Principals are necessarily political ‘agents’ with ‘officially’ limited agency in the public education political process. In such a highly-hyper-politized unjust and unfair system, the only professionally ethical extraofficial option available to principals is to insurgently counterbalance the advantages of the powerful and dismantle the disadvantages of the powerless. These actions should represent the bulk of the principal’s pedagogical and operational focus; and, if done correctly, should (especially in a Title-1 school) take up most of your working time and attention. Multitasking skills notwithstanding, as a Title-1 principal, I actually needed more than 24 hours in a day (like 34!) to save more kids. And for the record, personally, I am sensitive to whatever struggles the people of Wales might be facing, as well as the plight of the ocean whales; but there was only one of me in the building, and so much that needed to be done; therefore, I had no extra time to solve the problems of the near east, middle east or far east.
The ‘world’ was in a difficult place when you assumed your principalship. It will probably (without Devine intervention) be in a difficult place when you leave your position. The problems of our nation and the planet are too big and too numerous for any single or group of principals to solve. However, what you can definitely do for children (and win at doing it), is to change, in their favor, the national and world access to intellectual growth opportunities options for each of your students.
Let the specialized professional political activist solve the world’s problems. Your professional political activism should be focused on changing the negative trajectory world your students have been societally selected to suffer. The most revolutionary thing you can do for a disinherited and disentitled school child is to give them, through academic achievement empowerment, a vastly improved possibility for future life survival and success.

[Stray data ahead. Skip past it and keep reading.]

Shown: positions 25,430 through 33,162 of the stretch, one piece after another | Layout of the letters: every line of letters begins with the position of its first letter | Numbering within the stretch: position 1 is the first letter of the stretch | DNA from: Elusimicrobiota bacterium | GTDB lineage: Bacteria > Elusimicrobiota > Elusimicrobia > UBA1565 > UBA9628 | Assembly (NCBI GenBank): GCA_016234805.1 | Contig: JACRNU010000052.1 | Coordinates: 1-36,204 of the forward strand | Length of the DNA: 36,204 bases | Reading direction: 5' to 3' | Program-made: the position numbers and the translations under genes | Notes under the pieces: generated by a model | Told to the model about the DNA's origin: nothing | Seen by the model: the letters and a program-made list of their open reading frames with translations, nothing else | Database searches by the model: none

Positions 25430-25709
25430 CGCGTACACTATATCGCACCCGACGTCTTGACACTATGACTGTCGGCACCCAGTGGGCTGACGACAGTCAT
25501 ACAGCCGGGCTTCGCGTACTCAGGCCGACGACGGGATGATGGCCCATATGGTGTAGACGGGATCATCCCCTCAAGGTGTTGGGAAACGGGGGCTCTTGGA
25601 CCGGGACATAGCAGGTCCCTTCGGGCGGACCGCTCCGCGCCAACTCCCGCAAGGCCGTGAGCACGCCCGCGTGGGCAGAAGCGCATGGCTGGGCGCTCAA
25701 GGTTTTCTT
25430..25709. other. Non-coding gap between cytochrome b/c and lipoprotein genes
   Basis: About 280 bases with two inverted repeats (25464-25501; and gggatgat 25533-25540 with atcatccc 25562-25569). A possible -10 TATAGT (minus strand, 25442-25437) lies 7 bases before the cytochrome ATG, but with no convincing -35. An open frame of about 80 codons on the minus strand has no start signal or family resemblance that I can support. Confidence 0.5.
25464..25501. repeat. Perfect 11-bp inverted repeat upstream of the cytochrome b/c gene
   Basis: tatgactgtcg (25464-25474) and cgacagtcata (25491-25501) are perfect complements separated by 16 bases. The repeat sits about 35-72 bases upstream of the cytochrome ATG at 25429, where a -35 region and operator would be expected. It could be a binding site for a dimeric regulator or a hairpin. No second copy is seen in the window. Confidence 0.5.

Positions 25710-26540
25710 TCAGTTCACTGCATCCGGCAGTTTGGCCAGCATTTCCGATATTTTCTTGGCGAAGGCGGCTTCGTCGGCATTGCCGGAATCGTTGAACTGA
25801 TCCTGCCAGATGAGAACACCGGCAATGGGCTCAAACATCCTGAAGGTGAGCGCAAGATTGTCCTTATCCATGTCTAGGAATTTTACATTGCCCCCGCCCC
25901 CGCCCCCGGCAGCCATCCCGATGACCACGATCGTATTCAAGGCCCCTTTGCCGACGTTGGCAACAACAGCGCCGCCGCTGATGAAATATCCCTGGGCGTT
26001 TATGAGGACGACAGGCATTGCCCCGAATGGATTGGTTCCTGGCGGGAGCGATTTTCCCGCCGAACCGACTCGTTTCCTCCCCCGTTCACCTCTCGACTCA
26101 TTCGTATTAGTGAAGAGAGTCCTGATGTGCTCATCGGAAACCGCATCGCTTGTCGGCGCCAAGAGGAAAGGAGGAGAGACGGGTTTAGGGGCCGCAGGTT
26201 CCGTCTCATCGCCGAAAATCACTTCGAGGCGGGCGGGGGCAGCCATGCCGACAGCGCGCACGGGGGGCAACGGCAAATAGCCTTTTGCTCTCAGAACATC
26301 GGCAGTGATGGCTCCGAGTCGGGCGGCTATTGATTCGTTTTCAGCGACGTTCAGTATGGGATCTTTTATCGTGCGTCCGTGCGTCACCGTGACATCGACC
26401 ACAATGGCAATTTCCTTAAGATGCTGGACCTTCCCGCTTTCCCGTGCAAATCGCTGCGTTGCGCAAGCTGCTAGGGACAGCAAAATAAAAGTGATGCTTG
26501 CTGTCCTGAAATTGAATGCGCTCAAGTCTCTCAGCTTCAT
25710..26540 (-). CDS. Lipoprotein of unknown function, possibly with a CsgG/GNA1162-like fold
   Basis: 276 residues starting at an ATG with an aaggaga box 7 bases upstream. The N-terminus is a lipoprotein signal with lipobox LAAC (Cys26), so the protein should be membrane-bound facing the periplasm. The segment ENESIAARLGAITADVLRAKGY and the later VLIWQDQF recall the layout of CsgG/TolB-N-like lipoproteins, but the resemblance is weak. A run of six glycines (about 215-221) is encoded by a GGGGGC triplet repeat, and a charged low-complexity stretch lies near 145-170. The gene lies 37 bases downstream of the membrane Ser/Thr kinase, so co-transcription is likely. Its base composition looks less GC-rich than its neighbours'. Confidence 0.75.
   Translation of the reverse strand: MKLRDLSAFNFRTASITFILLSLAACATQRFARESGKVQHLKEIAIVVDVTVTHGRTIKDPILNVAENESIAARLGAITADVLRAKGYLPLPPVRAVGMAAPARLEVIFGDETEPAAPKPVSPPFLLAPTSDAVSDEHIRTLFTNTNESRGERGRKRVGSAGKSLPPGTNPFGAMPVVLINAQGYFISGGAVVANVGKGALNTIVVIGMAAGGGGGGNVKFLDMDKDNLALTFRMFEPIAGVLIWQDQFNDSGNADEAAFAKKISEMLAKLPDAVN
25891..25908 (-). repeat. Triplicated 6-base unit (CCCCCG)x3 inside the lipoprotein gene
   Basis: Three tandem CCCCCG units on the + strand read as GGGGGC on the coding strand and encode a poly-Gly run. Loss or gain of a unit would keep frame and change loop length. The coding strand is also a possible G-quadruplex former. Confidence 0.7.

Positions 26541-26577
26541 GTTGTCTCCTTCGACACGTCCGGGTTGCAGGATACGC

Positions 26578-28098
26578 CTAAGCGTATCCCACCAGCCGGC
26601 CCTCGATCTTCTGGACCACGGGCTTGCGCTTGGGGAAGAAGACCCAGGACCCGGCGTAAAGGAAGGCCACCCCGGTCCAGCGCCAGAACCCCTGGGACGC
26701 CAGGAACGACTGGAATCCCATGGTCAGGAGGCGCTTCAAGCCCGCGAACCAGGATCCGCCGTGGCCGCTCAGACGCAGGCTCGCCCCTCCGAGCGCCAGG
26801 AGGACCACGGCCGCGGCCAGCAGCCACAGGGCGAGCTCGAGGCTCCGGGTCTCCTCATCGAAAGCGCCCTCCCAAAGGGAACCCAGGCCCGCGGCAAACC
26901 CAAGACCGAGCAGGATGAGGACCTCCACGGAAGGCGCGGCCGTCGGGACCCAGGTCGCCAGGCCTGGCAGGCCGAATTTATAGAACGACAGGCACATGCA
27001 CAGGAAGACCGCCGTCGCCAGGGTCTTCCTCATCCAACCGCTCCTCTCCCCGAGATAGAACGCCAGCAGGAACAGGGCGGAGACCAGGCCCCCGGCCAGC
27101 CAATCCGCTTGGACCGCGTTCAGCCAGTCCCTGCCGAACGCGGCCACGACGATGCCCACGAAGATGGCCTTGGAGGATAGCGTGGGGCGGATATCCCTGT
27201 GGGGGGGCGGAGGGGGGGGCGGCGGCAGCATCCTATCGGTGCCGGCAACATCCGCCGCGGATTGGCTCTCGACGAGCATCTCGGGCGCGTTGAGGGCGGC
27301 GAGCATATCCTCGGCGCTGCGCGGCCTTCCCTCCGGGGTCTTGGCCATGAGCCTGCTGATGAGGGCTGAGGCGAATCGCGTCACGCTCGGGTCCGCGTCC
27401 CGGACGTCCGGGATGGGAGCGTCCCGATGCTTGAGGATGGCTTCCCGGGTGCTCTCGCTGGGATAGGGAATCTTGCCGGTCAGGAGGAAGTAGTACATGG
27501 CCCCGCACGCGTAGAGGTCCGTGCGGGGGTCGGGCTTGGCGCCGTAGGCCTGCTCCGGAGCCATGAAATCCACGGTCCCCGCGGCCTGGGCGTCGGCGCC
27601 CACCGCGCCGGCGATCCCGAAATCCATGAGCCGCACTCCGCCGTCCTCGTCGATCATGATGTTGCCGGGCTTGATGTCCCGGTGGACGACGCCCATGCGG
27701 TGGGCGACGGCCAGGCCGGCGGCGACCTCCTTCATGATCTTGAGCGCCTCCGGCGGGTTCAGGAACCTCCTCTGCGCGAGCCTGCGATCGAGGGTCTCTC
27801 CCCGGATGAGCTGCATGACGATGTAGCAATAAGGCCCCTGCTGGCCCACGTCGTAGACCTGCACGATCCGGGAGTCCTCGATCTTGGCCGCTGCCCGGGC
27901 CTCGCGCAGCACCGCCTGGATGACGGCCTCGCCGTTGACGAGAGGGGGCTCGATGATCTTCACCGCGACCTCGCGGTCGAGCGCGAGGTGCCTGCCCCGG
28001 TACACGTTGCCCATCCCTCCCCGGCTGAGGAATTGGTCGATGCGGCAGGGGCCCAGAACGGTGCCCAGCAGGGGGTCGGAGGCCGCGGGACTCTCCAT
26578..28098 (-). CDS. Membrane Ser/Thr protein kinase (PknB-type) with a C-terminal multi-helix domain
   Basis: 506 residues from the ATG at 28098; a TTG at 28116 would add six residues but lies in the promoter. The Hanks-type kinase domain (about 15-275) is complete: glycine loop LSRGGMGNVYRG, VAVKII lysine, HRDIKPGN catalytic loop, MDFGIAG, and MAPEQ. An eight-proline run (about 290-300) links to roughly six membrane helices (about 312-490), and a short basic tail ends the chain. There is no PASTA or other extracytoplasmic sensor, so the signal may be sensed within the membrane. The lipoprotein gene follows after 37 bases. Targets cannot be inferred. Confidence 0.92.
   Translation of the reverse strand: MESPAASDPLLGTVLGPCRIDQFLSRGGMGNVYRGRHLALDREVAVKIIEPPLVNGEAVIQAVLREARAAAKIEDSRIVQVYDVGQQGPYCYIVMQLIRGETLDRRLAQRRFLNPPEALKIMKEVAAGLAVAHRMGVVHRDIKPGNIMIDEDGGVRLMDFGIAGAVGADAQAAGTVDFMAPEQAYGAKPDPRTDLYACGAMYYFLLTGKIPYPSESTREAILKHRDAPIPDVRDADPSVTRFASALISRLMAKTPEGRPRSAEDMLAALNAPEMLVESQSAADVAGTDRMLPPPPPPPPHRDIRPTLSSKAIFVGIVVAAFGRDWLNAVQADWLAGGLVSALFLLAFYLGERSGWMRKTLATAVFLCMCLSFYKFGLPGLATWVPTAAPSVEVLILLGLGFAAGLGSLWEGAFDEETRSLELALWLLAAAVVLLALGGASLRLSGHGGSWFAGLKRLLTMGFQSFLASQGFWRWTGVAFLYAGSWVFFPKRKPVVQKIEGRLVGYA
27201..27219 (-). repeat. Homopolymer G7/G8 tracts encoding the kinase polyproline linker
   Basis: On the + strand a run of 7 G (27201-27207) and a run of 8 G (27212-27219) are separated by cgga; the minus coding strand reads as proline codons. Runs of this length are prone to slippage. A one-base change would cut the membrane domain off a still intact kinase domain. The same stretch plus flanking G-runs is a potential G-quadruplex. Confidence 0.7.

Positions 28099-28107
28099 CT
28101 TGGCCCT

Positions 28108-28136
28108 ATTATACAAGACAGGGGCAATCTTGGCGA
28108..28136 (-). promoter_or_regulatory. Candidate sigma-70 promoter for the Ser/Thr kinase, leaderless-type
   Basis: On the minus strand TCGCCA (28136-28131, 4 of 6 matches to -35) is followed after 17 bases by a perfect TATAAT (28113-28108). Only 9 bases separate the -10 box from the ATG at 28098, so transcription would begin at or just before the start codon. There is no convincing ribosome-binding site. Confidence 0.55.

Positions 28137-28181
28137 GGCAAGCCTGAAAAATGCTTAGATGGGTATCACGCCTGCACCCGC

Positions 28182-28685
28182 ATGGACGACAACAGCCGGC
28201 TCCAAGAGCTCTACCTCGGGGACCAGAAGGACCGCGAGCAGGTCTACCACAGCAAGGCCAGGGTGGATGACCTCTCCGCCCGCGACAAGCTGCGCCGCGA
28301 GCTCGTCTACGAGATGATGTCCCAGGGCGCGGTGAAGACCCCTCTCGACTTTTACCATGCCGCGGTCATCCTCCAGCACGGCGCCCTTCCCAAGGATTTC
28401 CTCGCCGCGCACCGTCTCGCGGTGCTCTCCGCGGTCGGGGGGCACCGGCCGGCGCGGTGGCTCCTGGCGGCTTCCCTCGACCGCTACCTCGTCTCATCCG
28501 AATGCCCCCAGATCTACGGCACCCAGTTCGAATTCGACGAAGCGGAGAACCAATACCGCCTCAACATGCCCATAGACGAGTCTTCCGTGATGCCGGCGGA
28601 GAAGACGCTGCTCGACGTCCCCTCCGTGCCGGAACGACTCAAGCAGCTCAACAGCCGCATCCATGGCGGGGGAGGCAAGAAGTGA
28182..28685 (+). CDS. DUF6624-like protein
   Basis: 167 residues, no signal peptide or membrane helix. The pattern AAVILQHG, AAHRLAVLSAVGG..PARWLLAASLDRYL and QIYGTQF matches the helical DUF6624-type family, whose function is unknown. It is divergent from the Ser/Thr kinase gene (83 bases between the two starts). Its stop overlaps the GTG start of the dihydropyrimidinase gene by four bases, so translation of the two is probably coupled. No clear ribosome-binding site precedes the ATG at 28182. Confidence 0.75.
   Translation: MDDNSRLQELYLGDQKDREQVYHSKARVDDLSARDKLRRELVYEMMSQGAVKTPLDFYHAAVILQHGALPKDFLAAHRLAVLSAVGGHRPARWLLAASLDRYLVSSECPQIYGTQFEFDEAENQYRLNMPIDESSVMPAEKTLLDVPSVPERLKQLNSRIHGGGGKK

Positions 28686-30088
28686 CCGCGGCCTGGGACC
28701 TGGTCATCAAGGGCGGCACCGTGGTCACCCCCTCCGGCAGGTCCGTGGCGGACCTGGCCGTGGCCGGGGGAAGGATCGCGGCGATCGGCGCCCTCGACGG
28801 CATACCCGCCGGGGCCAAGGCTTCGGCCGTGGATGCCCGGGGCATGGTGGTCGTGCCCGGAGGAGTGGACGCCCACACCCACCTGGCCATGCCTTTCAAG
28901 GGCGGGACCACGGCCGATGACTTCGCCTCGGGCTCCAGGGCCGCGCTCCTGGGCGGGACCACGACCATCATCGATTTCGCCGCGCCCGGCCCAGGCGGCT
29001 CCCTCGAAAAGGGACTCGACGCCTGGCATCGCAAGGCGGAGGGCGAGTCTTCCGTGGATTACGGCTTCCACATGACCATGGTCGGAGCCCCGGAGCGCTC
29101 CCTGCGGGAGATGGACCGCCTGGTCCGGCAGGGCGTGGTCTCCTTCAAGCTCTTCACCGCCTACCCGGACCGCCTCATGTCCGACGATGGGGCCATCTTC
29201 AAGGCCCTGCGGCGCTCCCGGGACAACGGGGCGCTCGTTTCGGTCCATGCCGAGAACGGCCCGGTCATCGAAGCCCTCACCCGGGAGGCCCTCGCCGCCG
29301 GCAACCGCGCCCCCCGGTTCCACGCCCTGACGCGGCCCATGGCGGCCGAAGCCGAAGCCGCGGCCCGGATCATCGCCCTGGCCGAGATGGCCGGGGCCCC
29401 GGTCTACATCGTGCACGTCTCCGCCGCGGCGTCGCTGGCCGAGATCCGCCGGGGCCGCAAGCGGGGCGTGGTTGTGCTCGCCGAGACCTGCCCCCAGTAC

Granted, this is not social media or hashtag ‘sexy’ (on the contrary, it will probably result in you receiving some painful political wounds). Still, it’s what your students desperately need from you. These are the children for whom public education is their only good-and-real-shot at realizing family status improvement, acquiring a bright and promising future, or those who need to break what could be debilitating generational chains of disappointment, despair, and destitution.
In the soul-lifting words of Al Green: “Let’s Stay Together” — and focused on the school’s mission!
Principals are the leaders of the adults (not just the children) in the school building. These adults represent many different political views, ethnicities, religions (or no religion), personal philosophies, cultural and family experiences. An effective principal will keep their staff focused, not on the external political-world issues that might divide them, but rather on the internal challenges that will unite them in wanting to provide the maximum level of quality education to all of the students in the building. Be the student-success bound school-ship’s guiding rudder, not its sails that react to every political wind blowing in the world. One of my all-time favorite principal responses to the never-ending parade of planetary issues: “Let’s stay focused on our students folks!”
Michael A. Johnson is a former NYC teacher, principal, and school district superintendent. He is the author of a book on school leadership: Report to the Principal’s Office: Tools for Building Successful High School Administrative Leadership. He is currently completing (Fall 2021) his second book on school administration and leadership: Report From The Principal’s Office.